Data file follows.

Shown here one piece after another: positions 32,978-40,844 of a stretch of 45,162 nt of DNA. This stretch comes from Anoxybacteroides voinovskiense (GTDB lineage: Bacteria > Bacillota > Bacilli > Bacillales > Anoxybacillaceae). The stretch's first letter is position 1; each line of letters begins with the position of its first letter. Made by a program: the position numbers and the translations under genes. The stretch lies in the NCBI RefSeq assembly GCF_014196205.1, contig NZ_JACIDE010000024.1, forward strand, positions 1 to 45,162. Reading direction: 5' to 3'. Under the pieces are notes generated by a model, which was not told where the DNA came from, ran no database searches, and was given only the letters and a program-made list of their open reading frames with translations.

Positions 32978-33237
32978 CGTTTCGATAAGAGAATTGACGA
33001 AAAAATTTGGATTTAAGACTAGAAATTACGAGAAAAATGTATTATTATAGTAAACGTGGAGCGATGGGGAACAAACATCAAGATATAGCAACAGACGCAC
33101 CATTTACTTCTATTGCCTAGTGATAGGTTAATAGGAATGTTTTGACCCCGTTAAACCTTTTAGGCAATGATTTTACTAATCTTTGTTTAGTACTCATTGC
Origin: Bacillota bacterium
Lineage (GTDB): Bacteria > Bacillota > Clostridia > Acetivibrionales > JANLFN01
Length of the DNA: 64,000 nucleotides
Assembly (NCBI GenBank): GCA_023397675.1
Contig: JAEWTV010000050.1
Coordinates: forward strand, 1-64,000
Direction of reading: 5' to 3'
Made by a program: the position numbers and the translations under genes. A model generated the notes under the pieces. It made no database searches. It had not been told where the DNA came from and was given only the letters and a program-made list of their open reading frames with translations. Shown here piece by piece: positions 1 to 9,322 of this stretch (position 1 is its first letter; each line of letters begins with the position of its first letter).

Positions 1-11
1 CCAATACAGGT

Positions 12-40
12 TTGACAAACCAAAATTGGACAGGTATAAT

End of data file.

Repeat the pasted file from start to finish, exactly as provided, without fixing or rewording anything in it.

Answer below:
Shown here one piece after another: positions 32,978-40,844 of a stretch of 45,162 nt of DNA. This stretch comes from Anoxybacteroides voinovskiense (GTDB lineage: Bacteria > Bacillota > Bacilli > Bacillales > Anoxybacillaceae). The stretch's first letter is position 1; each line of letters begins with the position of its first letter. Made by a program: the position numbers and the translations under genes. The stretch lies in the NCBI RefSeq assembly GCF_014196205.1, contig NZ_JACIDE010000024.1, forward strand, positions 1 to 45,162. Reading direction: 5' to 3'. Under the pieces are notes generated by a model, which was not told where the DNA came from, ran no database searches, and was given only the letters and a program-made list of their open reading frames with translations.

Positions 32978-33237
32978 CGTTTCGATAAGAGAATTGACGA
33001 AAAAATTTGGATTTAAGACTAGAAATTACGAGAAAAATGTATTATTATAGTAAACGTGGAGCGATGGGGAACAAACATCAAGATATAGCAACAGACGCAC
33101 CATTTACTTCTATTGCCTAGTGATAGGTTAATAGGAATGTTTTGACCCCGTTAAACCTTTTAGGCAATGATTTTACTAATCTTTGTTTAGTACTCATTGC
Origin: Bacillota bacterium
Lineage (GTDB): Bacteria > Bacillota > Clostridia > Acetivibrionales > JANLFN01
Length of the DNA: 64,000 nucleotides
Assembly (NCBI GenBank): GCA_023397675.1
Contig: JAEWTV010000050.1
Coordinates: forward strand, 1-64,000
Direction of reading: 5' to 3'
Made by a program: the position numbers and the translations under genes. A model generated the notes under the pieces. It made no database searches. It had not been told where the DNA came from and was given only the letters and a program-made list of their open reading frames with translations. Shown here piece by piece: positions 1 to 9,322 of this stretch (position 1 is its first letter; each line of letters begins with the position of its first letter).

Positions 1-11
1 CCAATACAGGT

Positions 12-40
12 TTGACAAACCAAAATTGGACAGGTATAAT